KU Researcher Makes Case for Unlicensed White Space Devices
July 11, 2008
Joseph B. Evans, the Deane E. Ackers Distinguished Professor of Electrical Engineering and Computer Science at the University of Kansas, is arguing that white space devices (WSDs) should be allowed on unused TV channels.
“I’d certainly recommend that policies do not block good technology,” Evans said. “I’ve become a believer that white space technology is feasible. I do believe it is fair and prudent that the engineering details be carefully worked through—we’re still some distance from being able to field those types of devices. But there is great opportunity for white space devices in the next five to 10 years.”
In January 2007, The University of Kansas released a study commissioned by the New America Foundation, a strong supporter of opening TV channels for WSDs. The report, “Quantifying the Impact of Unlicensed Devices on Digital TV Receivers”, was used by supporters of unlicensed WSDs to show that these devices would not cause interference to TV reception while the Association for Maximum Service Television and the National Association of Broadcasters pointed to results in the study that indicated interference to TV reception was a concern.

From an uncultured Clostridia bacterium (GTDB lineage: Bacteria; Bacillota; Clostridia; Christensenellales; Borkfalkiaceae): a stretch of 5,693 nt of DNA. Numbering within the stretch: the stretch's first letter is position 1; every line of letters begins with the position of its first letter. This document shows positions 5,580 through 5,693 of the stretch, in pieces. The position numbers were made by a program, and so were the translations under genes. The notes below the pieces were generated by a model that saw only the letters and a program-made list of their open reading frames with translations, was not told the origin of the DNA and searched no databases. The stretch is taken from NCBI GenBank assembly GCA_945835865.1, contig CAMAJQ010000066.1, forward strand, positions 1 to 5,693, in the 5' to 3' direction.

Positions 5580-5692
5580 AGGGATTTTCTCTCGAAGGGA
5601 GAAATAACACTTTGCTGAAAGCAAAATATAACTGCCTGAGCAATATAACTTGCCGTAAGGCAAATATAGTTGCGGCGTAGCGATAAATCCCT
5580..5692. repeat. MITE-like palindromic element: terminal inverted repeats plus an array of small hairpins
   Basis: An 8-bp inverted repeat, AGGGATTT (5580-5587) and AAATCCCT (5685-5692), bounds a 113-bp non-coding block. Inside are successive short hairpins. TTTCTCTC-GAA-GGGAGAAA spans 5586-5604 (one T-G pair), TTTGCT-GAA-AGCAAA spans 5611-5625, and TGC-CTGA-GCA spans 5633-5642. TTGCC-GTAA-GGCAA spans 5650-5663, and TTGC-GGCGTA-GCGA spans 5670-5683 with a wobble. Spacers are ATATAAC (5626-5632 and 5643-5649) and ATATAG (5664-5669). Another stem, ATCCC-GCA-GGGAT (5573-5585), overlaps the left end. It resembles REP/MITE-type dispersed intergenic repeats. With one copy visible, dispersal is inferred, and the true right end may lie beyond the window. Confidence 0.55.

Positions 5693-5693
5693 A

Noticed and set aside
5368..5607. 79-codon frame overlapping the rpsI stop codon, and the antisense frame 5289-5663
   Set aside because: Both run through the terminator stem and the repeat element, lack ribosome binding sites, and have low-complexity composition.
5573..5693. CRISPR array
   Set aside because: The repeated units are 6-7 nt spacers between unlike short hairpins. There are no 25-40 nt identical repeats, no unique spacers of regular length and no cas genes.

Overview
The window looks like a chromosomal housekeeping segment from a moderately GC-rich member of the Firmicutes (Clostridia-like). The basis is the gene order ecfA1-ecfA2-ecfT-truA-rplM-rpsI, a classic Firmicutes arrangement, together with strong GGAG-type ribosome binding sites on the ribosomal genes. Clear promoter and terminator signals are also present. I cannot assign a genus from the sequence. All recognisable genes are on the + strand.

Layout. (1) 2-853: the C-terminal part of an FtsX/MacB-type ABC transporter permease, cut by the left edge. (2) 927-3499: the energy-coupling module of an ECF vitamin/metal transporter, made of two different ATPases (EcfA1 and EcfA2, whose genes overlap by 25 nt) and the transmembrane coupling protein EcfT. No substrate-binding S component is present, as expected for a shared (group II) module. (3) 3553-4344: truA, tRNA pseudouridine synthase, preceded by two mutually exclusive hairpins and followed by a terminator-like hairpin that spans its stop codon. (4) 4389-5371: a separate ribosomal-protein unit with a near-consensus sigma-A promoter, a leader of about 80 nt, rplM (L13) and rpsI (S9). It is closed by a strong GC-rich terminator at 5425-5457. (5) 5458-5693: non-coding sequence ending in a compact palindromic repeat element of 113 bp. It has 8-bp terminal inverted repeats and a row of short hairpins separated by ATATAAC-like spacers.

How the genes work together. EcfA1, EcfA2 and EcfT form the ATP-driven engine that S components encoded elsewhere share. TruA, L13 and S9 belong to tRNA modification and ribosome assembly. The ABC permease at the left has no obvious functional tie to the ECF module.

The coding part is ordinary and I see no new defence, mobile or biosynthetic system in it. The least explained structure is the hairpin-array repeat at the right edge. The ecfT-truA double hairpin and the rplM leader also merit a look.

“The TV channel operators really don’t want their customers inconvenienced or bothered by Johnny-Come-Latelys in the spectrum regions,” Evans said last week in a news release. “If you’re a broadcaster and your customers suddenly are reporting that they’re not seeing their signal as well, that could end up in loss of revenue. They do have legitimate concerns to make sure that any new technology isn’t negatively affecting them. If technology comes along that can better serve the public, then we should enable those technologies to flourish. We can do that by carefully understating the science and the technology before making those policy decisions. That’s not to say there are important vested interests—broadcast TV remains an important part of our media landscape. But we need to allow for the possibility of evolution.”
Evans’ position is not at odds with broadcasters’ desire to protect their viewers from interference. NAB and MSTV have said they are not opposed to WSDs that are operated in a way that will not cause interference to TV reception, but oppose allowing devices into this spectrum without adequate safeguards. Licensing WSDs is one possibility. FCC testing has consistently shown sensing technology is not adequate. Geo-location in conjunction with a database may be sufficient, but concerns about interference from WSDs on adjacent channels also have to be addressed.